[April 28, 2021] One hundred-one years ago, in April 1910, Theodore Roosevelt spoke about citizenry in a Republic. His speech in Sorbonne Paris is popularly known as ‘The Man in the Arena.‘ An oft-repeated theme of my leadership blog deals with individual responsibility, and Roosevelt won great acclaim for his emphasis on personal duty and accountability.
If anything, Roosevelt was a man of action. His safaris in Africa, his combat role in the Spanish American War, winning the Nobel Peace Prize, negotiating peace in the Russo-Japanese War, and establishing National Parks, he epitomized a man on a mission to place the United States in a position of world leadership.
“The success of republics like yours and like ours means the glory, and our failure the despair, of mankind, and for you and for us the question of the quality of the individual citizen is supreme.”
His ability to distinguish clearly between a democracy and other forms of government was striking. However, his main contribution was to demonstrate that an informed, responsible, duty-filled citizen from democratically elected nations is necessary, the foundation of a prosperous country.
“Under other forms of government, under the rule of one man or very few men, the quality of the leaders is all-important.”
In contrast, one-man rule governments require excellence in the leader himself, not in the people. He says that the average citizen’s quality is unimportant because that citizen is an almost negligible quality in working out the greatness or disappointment of that type of nation.
“Let the man of learning, the man of lettered leisure, beware of that queer and cheap temptation to pose to himself and to others as a cynic, as the man who has outgrown emotions and beliefs, the man to whom good and evil are as one.”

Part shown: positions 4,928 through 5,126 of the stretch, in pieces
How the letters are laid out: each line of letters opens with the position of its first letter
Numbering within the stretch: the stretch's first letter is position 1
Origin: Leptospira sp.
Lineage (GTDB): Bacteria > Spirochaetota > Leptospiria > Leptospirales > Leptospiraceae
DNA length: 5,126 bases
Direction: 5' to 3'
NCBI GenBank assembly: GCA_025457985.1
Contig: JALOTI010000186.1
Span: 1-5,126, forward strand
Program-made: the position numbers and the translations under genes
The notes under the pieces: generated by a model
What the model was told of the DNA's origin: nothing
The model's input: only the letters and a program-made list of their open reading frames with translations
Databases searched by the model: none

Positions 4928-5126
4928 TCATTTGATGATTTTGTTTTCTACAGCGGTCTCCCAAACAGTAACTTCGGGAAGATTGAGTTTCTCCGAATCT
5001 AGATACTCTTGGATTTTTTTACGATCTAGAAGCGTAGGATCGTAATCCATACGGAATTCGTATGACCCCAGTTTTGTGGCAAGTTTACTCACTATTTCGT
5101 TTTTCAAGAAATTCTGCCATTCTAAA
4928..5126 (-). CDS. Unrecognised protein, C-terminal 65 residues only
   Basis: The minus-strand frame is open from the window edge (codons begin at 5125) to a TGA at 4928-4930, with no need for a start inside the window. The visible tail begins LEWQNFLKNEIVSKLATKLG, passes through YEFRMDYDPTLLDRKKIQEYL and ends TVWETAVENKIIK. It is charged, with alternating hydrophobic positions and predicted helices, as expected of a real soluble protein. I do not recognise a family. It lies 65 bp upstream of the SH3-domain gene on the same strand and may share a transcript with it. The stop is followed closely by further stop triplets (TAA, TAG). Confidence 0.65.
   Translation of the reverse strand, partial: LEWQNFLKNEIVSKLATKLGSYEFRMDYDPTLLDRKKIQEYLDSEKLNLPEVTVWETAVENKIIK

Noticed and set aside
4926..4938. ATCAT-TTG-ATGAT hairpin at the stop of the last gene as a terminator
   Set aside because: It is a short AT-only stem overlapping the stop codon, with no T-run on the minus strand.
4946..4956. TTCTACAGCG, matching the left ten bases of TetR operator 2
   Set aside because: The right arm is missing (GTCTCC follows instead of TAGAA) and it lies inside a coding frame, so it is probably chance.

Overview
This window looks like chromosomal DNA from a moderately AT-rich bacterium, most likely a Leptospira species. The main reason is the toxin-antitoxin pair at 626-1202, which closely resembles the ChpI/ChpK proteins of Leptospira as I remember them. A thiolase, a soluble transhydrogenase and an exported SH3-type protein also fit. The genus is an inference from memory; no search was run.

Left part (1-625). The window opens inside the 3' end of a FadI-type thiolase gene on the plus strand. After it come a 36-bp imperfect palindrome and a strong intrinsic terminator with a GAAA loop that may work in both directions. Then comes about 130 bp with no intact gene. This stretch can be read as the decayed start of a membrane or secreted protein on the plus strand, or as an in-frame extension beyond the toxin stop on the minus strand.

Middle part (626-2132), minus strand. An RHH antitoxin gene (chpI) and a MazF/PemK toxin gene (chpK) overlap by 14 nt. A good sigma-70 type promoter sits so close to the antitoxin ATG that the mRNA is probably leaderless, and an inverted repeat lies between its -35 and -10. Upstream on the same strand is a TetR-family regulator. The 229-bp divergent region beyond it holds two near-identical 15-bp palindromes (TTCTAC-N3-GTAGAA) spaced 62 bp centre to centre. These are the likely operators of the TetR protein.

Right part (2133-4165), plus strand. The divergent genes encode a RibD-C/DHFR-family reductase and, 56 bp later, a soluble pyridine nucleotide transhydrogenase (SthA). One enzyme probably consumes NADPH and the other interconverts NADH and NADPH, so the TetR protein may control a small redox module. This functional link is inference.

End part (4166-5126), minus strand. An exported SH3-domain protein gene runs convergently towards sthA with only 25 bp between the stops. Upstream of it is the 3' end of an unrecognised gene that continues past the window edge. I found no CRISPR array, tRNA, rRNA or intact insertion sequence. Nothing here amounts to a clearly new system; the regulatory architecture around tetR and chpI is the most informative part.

In his speech, Roosevelt also warns those who come from privileged circumstances, that there is a strong temptation to intellectual laziness, nihilism, and cynicism. That such men are less worthy of respect, who hold the attitude that a great society cannot be achieved since humanity is too flawed.
“It is not the critic who counts; not the man who points out how the strong man stumbles or where the doer of deeds could have done them better …
In his most famous line, Theodore Roosevelt gives us his philosophy of the idealism of a man who acts, not out of fear but out of self-knowledge, that our society will not survive without him.
… The credit belongs to the man who is actually in the arena, whose face is marred by dust and sweat and blood; who strives valiantly; who errs, who comes short again and again, because there is no effort without error and shortcoming; but who does actually strive to do the deeds; who knows the great enthusiasms, the great devotions; who spends himself in a worthy cause; who at the best knows in the end the triumph of high achievement, and who at the worst, if he fails, at least fails while daring greatly, so that his place shall never be with those cold and timid souls who neither know victory nor defeat.”
Theodore Roosevelt was certainly that man in the arena.